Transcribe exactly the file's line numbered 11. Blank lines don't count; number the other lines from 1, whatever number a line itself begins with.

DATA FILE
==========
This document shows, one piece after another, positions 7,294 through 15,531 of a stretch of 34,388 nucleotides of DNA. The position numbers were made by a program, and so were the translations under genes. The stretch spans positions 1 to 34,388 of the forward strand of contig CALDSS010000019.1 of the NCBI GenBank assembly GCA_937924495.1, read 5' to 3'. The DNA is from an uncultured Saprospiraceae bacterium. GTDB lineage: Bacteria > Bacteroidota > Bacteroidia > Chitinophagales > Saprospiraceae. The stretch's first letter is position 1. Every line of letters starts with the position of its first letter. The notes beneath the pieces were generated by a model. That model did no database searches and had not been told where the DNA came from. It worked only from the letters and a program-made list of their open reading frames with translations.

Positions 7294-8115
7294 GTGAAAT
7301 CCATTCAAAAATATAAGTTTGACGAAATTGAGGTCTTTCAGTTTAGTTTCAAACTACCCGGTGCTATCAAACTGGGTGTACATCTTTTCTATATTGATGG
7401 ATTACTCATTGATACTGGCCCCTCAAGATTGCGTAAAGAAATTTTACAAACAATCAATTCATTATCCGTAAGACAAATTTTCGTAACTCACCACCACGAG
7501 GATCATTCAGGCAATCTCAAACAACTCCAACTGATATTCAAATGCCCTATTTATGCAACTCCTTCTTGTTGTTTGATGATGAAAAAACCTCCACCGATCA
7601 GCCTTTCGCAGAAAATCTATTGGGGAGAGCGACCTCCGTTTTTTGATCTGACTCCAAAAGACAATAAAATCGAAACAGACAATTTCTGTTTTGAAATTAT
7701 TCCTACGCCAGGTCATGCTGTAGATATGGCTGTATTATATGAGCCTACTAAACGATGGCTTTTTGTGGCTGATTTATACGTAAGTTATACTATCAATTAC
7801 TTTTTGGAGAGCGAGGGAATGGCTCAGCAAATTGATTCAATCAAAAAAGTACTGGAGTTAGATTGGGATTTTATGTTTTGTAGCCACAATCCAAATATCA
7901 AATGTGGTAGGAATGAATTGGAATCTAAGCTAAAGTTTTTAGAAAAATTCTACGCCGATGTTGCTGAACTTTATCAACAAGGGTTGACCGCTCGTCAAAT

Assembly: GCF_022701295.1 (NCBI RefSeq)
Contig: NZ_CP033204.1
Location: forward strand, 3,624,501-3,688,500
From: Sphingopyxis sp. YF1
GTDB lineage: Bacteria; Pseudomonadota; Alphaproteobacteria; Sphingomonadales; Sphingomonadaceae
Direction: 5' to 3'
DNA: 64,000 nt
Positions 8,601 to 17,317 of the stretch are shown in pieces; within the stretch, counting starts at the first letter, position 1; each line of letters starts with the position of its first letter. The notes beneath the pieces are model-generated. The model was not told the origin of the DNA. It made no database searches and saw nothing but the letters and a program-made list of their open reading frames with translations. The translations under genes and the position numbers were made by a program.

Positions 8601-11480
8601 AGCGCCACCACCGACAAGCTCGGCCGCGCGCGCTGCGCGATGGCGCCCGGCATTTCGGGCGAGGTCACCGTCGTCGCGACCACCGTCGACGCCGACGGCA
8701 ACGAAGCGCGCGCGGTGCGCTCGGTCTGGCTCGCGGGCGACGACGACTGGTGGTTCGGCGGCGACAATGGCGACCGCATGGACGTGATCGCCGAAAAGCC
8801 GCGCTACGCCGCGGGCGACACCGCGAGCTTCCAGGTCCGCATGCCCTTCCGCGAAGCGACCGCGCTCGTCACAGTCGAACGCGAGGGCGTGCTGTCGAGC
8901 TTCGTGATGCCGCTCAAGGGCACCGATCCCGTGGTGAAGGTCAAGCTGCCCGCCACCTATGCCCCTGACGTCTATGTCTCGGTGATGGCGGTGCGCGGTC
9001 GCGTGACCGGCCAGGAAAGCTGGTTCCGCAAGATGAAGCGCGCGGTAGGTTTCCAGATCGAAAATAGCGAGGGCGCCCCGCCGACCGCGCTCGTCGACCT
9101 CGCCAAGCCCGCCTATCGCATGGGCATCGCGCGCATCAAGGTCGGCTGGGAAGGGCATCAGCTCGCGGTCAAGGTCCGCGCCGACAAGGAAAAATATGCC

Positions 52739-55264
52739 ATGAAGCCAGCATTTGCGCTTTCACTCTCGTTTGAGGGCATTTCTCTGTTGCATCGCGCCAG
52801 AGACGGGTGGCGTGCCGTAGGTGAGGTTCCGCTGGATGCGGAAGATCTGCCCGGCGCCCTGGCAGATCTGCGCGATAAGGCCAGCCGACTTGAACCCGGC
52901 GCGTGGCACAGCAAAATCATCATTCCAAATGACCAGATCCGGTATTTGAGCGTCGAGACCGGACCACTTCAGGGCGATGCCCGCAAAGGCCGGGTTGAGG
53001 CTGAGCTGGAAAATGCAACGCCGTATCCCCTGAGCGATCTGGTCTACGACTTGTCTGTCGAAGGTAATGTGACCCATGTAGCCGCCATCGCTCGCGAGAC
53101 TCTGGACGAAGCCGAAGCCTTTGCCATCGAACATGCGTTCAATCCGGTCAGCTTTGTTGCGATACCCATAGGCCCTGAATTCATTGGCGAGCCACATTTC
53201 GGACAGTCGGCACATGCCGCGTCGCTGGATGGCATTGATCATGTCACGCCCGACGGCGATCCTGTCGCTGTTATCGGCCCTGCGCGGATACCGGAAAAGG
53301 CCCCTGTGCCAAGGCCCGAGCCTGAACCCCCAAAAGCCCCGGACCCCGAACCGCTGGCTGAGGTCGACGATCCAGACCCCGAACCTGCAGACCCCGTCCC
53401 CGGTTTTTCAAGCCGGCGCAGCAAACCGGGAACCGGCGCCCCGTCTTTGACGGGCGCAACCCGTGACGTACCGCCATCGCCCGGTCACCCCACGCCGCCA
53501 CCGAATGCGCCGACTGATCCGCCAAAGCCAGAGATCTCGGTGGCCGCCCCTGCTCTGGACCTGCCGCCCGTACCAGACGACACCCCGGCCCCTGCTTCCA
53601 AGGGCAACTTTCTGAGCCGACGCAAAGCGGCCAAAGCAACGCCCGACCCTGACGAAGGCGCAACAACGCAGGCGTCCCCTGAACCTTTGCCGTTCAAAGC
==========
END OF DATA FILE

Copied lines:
Assembly: GCF_022701295.1 (NCBI RefSeq)